The stripped-down premise and formal exactitude of John McTiernan’s 1987 Predator are precisely not present in Shane Black’s The Predator, the latest attempt to drag-out and elaborate on a franchise that shouldn’t be burdened by much more than ‘scary monster kills people.’ This new installment collapses under the weight of four separate groups of characters whose plot strands strain to intertwine before the show can get rolling — and what’s worse, Black’s film bears all the hallmarks of studio interference and reshoots. The baggy plot involves Special Forces sniper McKenna (Boyd Holbrook), whose latest kill in Mexico gets interrupted by a crashing alien spacecraft, from which he retrieves some strange tech that he realizes a lot of people might want. So naturally he mails it to himself before heading home. Which is where the package arrives, now in the care of his estranged wife and, more importantly, his autistic son Rory (Jacob Tremblay), who immediately starts employing his newfound Predator gear against the bullies who pick on him. Meanwhile, biologist Casey Bracket (Olivia Munn) is recruited, for reasons that are entirely unclear, by the military to come look at the Predator that’s been rescued from the Mexico crash. And the gaggle of PTSD-inflicted soldiers on the way to the mental hospital hasn’t even shown up yet. Did I mention that all of this inexplicably takes place — secret government base and everything — in McKenna’s hometown?
Black’s a mediocre director of action, shooting everything in murky darkness without a hint of geography.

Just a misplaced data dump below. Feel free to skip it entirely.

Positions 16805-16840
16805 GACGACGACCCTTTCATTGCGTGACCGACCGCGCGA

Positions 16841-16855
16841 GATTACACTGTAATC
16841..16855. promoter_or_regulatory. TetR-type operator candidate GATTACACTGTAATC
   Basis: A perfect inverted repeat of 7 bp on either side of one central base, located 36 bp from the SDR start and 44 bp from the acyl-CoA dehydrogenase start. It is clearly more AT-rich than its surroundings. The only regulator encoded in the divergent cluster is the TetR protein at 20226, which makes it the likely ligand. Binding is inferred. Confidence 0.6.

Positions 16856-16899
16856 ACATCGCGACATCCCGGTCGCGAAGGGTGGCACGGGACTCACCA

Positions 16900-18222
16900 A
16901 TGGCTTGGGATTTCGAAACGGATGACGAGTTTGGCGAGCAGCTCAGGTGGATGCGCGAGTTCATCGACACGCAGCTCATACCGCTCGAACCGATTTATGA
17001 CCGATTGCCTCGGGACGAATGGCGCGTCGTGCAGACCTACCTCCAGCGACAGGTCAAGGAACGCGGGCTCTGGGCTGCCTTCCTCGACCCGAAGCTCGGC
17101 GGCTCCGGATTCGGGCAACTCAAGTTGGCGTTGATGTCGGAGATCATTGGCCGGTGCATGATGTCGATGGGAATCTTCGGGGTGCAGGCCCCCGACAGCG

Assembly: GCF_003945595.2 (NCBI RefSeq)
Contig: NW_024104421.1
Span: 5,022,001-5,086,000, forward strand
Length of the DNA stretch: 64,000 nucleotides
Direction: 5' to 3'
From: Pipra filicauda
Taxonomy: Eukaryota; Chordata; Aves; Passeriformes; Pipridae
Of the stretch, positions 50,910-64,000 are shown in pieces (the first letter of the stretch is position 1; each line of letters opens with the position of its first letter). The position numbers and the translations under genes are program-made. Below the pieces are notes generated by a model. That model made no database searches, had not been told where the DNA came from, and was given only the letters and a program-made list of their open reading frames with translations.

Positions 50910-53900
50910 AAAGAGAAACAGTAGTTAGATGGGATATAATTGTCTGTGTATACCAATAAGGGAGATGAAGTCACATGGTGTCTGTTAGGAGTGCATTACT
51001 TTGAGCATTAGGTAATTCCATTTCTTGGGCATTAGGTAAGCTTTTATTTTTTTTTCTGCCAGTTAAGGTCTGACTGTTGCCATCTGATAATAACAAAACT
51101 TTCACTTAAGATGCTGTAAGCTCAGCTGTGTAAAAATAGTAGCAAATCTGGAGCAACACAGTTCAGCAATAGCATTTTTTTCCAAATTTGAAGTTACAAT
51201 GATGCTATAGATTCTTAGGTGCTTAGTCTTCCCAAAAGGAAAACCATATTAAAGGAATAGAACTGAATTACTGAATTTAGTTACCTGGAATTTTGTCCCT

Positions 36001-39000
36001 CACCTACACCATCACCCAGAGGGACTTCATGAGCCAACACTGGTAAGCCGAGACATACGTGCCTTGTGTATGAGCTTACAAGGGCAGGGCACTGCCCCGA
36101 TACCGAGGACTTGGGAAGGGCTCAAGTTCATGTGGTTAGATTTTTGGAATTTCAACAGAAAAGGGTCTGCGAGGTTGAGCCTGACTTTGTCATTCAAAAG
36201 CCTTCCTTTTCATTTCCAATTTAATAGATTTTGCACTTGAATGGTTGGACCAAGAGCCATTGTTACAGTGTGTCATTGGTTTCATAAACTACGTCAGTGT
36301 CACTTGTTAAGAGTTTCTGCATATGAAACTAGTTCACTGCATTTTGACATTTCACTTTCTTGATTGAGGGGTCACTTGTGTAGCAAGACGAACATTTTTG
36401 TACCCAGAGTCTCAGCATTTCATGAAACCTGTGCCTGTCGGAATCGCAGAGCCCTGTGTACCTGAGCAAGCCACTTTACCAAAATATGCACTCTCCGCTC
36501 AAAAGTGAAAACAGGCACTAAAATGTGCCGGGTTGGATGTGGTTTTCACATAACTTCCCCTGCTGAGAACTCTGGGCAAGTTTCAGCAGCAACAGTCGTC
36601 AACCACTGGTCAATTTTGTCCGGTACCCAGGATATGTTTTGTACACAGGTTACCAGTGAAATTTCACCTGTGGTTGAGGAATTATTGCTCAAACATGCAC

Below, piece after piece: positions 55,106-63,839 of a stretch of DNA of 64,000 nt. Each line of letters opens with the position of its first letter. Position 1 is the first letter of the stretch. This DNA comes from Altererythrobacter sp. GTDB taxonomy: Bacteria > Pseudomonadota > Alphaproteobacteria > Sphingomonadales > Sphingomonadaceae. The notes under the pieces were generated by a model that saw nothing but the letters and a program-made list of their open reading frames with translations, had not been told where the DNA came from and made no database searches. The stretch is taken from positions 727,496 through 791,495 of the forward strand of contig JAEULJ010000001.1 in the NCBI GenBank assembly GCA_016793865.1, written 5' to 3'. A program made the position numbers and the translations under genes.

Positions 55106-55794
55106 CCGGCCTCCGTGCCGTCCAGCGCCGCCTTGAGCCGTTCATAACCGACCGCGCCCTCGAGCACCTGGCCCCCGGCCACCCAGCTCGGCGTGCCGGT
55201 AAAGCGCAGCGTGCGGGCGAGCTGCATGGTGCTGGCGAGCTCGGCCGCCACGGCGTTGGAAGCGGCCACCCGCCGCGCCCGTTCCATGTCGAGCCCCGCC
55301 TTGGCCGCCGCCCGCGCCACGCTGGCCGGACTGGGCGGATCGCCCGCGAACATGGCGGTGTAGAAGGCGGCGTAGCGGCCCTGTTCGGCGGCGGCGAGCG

Black, who actually appeared as an actor in the original Predator, crams his film’s endless expository scenes with running gags, callbacks, and profane verbal fireworks. He also revels in sudden, bloody violence that gets palmed-off with a smarmy, self-aware joke. His voice is unmistakable and amusing, and tonal whiplash is his forte. But it’s usually accompanied by some really deceptively economic setup/payoff storytelling — whereas this overstuffed roster of characters bounces from scene to scene with a ramshackle abandon (the most obvious evidence of those aforementioned reshoots and that studio interference). The cast will be lounging in McKenna’s house cracking jokes one minute, then heading down the road in a weapons-laden RV the next, with no hint as to how they got from one place to another or where they’re going. Day will suddenly turn into night. Continuity errors abound, and characters simply disappear. Black’s also a mediocre director of action, shooting everything in murky darkness without a hint of geography. It’s all bloat in service of forcibly expanding a simple premise into a franchise-machine that the idea can’t support.